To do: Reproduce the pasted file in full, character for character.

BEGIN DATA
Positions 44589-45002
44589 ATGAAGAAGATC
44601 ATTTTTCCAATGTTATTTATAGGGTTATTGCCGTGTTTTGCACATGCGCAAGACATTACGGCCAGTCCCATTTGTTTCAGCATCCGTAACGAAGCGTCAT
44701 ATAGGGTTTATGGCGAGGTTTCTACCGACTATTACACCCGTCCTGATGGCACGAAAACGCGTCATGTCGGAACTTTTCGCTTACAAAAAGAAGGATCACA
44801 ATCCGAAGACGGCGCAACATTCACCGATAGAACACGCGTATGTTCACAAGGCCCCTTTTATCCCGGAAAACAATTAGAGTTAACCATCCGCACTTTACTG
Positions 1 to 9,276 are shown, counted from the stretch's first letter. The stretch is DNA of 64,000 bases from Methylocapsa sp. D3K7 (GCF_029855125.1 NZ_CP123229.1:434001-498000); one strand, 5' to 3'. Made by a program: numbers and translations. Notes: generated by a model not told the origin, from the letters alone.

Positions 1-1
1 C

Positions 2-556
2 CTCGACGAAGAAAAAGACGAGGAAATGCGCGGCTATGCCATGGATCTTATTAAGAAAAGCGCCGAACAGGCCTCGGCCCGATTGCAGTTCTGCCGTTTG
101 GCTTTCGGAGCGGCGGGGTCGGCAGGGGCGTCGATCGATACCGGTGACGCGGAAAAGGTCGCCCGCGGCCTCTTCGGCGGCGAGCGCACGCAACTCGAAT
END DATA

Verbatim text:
Positions 44589-45002
44589 ATGAAGAAGATC
44601 ATTTTTCCAATGTTATTTATAGGGTTATTGCCGTGTTTTGCACATGCGCAAGACATTACGGCCAGTCCCATTTGTTTCAGCATCCGTAACGAAGCGTCAT
44701 ATAGGGTTTATGGCGAGGTTTCTACCGACTATTACACCCGTCCTGATGGCACGAAAACGCGTCATGTCGGAACTTTTCGCTTACAAAAAGAAGGATCACA
44801 ATCCGAAGACGGCGCAACATTCACCGATAGAACACGCGTATGTTCACAAGGCCCCTTTTATCCCGGAAAACAATTAGAGTTAACCATCCGCACTTTACTG
Positions 1 to 9,276 are shown, counted from the stretch's first letter. The stretch is DNA of 64,000 bases from Methylocapsa sp. D3K7 (GCF_029855125.1 NZ_CP123229.1:434001-498000); one strand, 5' to 3'. Made by a program: numbers and translations. Notes: generated by a model not told the origin, from the letters alone.

Positions 1-1
1 C

Positions 2-556
2 CTCGACGAAGAAAAAGACGAGGAAATGCGCGGCTATGCCATGGATCTTATTAAGAAAAGCGCCGAACAGGCCTCGGCCCGATTGCAGTTCTGCCGTTTG
101 GCTTTCGGAGCGGCGGGGTCGGCAGGGGCGTCGATCGATACCGGTGACGCGGAAAAGGTCGCCCGCGGCCTCTTCGGCGGCGAGCGCACGCAACTCGAAT